An article by David S. Walonick published in a 1999 issue of the Borderlands Research Journal details an experiment examining the effects of ELF using 1980’s era EEG/EMG sensors and ELF field generators.
“Each ELF exposure consisted of a ten second, sine-wave transmission separated from one another by 45 â€“ 60 seconds of no exposure. The voltage fed to the coil was 3.1 VAC (RMS). The coil was positioned 18â€³ in front of the subjects head. The outputs from the ELF transmitter (function generator) and the brain wave monitor were fed directly into the computer A to D board, allowing both to be displayed on the computer monitor (and recorded on disk) simultaneously. The sampling rate of the A to D converter was set at 2000 samples per second for the entire experiment. This was sufficient to visually detect differences of .1 Hertz between the ELF and brain wave frequencies. Subjects were not told when a transmission was beginning. However, at the end of each transmission, they were asked to â€œreportâ€. This was their current relaxation level based on the zero to ten scale. They also reported any feelings they had experienced and these were recorded verbatim. Twenty-one frequencies were presented to each subject (from 6 to 10 Hertz in increments of .2 Hertz. For half the subjects, these frequencies were randomly selected. For the other subjects, they began at 10 Hertz and were decreased by .2 Hertz with each transmission. Subjects were not told the order of frequencies that would be presented to them.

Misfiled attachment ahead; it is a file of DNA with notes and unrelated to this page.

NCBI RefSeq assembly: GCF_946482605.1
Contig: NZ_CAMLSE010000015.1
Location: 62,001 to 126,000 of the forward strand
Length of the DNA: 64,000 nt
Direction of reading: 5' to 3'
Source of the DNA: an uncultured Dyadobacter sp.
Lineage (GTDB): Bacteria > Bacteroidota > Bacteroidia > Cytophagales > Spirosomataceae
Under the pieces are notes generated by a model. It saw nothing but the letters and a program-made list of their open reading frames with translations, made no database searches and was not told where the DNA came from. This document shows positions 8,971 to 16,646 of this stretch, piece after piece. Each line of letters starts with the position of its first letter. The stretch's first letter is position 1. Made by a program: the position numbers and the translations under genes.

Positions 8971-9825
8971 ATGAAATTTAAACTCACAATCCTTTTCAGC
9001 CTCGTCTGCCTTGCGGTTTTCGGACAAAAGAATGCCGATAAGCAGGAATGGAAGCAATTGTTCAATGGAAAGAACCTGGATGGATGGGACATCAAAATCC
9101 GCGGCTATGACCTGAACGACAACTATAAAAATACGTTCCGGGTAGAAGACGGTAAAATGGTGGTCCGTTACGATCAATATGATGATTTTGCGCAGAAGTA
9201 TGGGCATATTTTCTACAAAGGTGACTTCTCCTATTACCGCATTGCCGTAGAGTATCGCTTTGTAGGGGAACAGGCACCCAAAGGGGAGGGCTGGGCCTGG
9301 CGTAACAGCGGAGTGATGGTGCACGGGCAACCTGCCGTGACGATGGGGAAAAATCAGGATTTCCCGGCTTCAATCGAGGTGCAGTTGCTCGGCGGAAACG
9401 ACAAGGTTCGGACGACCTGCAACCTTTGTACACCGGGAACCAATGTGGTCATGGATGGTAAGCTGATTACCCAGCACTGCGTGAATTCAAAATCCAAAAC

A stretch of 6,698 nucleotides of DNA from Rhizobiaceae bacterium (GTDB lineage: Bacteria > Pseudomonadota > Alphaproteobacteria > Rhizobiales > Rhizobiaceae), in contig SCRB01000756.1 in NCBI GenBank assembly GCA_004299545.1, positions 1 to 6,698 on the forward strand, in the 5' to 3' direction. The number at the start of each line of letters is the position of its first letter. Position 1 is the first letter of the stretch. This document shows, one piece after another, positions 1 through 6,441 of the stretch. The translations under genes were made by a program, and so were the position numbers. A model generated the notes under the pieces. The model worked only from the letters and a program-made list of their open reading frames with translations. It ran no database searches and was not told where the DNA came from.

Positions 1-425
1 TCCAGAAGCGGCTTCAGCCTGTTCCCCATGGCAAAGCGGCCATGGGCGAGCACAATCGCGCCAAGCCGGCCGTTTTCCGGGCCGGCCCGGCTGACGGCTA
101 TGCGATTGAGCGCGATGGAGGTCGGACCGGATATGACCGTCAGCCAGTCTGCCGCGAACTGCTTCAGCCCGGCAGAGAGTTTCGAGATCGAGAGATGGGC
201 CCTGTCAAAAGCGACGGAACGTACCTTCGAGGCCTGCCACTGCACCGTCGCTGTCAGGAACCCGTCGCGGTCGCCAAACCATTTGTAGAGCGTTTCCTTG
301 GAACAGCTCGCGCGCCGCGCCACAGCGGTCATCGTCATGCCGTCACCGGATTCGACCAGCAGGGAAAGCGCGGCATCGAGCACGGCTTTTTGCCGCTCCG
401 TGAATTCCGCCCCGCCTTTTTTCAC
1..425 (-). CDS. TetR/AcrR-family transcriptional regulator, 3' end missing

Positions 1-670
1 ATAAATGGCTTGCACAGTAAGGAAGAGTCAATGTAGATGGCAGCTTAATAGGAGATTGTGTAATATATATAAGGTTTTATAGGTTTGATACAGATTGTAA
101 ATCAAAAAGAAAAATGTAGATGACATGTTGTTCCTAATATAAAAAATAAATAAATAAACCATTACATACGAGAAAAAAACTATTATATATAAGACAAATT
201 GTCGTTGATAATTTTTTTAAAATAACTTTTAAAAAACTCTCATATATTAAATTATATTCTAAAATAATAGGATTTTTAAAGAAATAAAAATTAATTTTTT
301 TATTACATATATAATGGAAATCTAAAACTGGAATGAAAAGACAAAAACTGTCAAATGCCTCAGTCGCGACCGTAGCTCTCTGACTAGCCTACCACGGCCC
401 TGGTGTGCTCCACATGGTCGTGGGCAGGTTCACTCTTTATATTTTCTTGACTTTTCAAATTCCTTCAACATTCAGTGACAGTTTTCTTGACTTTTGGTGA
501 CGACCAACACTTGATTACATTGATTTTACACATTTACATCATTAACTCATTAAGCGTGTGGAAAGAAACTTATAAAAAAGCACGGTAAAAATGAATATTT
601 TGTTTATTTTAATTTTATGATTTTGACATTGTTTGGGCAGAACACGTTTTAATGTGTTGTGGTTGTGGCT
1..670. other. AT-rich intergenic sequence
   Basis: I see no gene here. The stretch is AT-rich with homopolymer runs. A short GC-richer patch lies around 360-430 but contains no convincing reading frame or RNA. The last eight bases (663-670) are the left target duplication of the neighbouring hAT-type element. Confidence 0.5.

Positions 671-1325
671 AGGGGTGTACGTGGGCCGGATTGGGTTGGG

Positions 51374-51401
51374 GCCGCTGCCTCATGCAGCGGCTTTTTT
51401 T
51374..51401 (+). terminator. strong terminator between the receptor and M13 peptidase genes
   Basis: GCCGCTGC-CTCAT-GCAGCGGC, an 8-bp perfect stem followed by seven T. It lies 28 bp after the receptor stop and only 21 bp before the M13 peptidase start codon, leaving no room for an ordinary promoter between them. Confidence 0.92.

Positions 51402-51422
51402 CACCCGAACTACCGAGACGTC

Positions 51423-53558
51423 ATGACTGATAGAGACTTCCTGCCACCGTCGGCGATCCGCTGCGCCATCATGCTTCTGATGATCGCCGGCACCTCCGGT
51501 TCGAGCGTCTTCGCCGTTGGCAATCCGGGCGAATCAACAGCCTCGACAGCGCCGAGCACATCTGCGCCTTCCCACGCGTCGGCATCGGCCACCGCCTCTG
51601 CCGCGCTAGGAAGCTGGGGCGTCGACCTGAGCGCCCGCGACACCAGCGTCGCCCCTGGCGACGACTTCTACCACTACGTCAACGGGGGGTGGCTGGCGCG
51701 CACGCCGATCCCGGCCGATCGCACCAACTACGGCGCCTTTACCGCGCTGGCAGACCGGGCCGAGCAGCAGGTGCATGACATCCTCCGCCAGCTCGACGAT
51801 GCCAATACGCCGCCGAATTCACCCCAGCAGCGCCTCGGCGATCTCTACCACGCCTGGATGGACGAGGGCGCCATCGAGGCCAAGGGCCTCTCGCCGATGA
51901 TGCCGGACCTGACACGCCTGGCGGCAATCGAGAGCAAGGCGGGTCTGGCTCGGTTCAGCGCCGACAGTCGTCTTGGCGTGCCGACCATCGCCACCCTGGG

Post acquisition software was used to visually examine the coherence (frequencies) and synchronously (phase relationship) between the transmitted ELF and prominent brain waves.”